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guest post by Brian Liddy

First, may I raise a reminder that the Catalogue Raisonné is still in beta and is a very much a work in progress? Bearing that in mind, a current search for “Hagar in the Desert” already brings up a dozen variant negatives. Talbot chose this copy of a lithograph as one of the demonstration pieces in The Pencil of Nature (plate XXIII, part 6, April 1846 – the last fascicle actually published).

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The Book of Genesis relates that Abraham called upon his Egyptian handmaid, Hagar to provide him and his wife with a child. But events did not go as planned and once Hagar had given birth, Abraham cast her and her newly-born son Ishmael into the wilderness. Despairing of food and water, at the last minute mother and child were saved by the appearance of an angel who led them to a spring.

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I will forego the temptation to use a biblical parched desert setting to remind you how much I dislike hot weather. Instead my interest in Hagar was piqued by how many variants Talbot made of this image (and there will be more to come as further records are posted). He didn’t own the original 17th century pen and ink drawing by the Swiss artist, Pier Francesco Mola, but he took the practical approach of copying an 1816 lithograph published by Johann Nepimuk Strixner.

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As with most Talbot photographs, Hagar could provide the springboard for a variety of blog posts. An obvious starting point is Talbot’s text in The Pencil of Nature. He explains that the photographic process could be used to generate “Fac-similies” of original old master drawings. We could speculate whether Talbot had this whole volume in his library (now largely dispersed), for there are other Mola lithographs that he copied. Other blogs could discuss comparative religion, as part of the Old Testament Hagar features in all three of the major Abrahamic religions. Henry was not particularly religious but was fascinated by the migrations of words between cultures. We could take a feminist approach to discuss Hagar as an allegory and a strong female figure (much like Henry’s mother, Lady Elisabeth). Indeed, some have observed that Hagar was an early proponent of surrogacy as she bore a child for another woman who was unable to do so for herself. But there is a danger that each of these potential blog posts would be getting away from this project’s raison d’etre, which is Talbot’s photography. I suppose the point I’m trying to make is that the more I look into each Talbot photograph the more I realise how little I know.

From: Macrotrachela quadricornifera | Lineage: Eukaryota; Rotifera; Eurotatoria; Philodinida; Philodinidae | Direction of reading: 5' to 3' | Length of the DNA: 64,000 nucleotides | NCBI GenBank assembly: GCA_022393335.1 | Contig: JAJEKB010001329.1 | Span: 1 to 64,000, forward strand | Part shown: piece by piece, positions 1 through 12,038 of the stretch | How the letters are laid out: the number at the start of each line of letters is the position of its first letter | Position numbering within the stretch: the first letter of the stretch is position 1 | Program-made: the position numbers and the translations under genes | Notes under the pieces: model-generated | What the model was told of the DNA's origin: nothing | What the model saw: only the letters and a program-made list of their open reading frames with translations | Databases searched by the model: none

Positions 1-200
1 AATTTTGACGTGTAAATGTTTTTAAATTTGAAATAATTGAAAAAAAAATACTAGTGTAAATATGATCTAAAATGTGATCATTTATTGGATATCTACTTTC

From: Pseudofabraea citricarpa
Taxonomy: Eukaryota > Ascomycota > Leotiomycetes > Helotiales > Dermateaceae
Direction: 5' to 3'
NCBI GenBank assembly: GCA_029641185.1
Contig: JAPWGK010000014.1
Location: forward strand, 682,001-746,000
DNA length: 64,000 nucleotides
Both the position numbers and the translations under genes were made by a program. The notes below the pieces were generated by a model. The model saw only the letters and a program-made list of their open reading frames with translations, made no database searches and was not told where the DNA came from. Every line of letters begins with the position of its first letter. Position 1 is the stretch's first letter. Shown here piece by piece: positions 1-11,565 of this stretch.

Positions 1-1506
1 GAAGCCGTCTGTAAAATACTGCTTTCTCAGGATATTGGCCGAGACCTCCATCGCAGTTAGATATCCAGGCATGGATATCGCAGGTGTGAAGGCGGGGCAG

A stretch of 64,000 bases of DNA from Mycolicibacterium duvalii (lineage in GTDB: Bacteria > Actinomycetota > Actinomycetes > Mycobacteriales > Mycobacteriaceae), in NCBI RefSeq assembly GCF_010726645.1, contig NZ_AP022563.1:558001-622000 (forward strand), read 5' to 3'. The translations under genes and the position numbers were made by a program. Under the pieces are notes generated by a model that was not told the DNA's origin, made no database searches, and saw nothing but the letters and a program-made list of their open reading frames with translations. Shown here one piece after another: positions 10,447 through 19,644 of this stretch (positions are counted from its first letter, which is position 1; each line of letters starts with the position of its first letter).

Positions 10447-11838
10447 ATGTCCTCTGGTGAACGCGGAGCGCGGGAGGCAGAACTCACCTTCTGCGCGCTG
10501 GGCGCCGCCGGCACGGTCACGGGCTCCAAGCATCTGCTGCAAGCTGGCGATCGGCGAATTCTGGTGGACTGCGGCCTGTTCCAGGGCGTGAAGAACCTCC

In any case, the variants of Hagar in the Desert give me the ideal platform to demonstrate my favourite function on the Talbot project website: the image comparison tool.

Hagar X9 (enhanced)

At first glance there is little to distinguish between these variants, but with the image comparison tool we can arrange the prints side by side to compare them in detail. To demonstrate, I’ve added nine of the Hagar variants and aligned the left hand edge of the negatives so that the same section of the image is showing side by side. You’ll see that the sleeping Ishmael is sometimes in danger of being excised from the story because the cropping is inconsistent or even seemingly haphazard. For our purposes, this is valuable, for it aids in identifying what negative a particular print was made from. But it does make me wonder if Talbot himself made these negatives, for he would have been acutely aware of the importance of Ishmael, or if the task was turned over to one of Henneman’s assistants who couldn’t quite figure out how to position the slightly larger lithograph (19 x 26 cm) over the typical piece of negative paper (18 x 22 cm).

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To compare images, go to the ‘Image Comparison’ button below the right hand side of the image and click to add the image for comparison. Repeat until you’ve completed your selection. Click ‘Compare Images’ and your selected items will array themselves on your screen. You can then move around the individual images at will using the navigation tools in the bottom right corner.

 

Brian Liddy

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• Questions or Comments? Brian Liddy can be reached at brian.liddy@bodleian.ox.ac.uk • Please feel free to contact Prof Schaaf directly at larry.schaaf@bodleian.ox.ac.uk •  Attributed to Nicolaas Henneman, Hagar in the Desert, salted paper print from a photogenic drawing negative, before March 1844, National Museum of Science and Media, Bradford, 1937-1469/2; Schaaf 949. • The original Pier Francesco Mola (1612-1666) drawing is in the Staatliche Graphische Sammlung in Munich. • Johann Nepimuk Strixner, Piloty & Cie, Hagar in the Desert, lithograph copy of the original pen and ink drawing by Mola, Les Oeuvres Lithographiques Contenant un choix de dessins d’apres les grands maitres de toutes les ecoles, tire des musees de sa majeste le Roi de Baviere, plate 4, part 68, edited and published by J. Stuntz, Munich, issued in 72 parts between 1811 and 1816 (part 68 published 1816).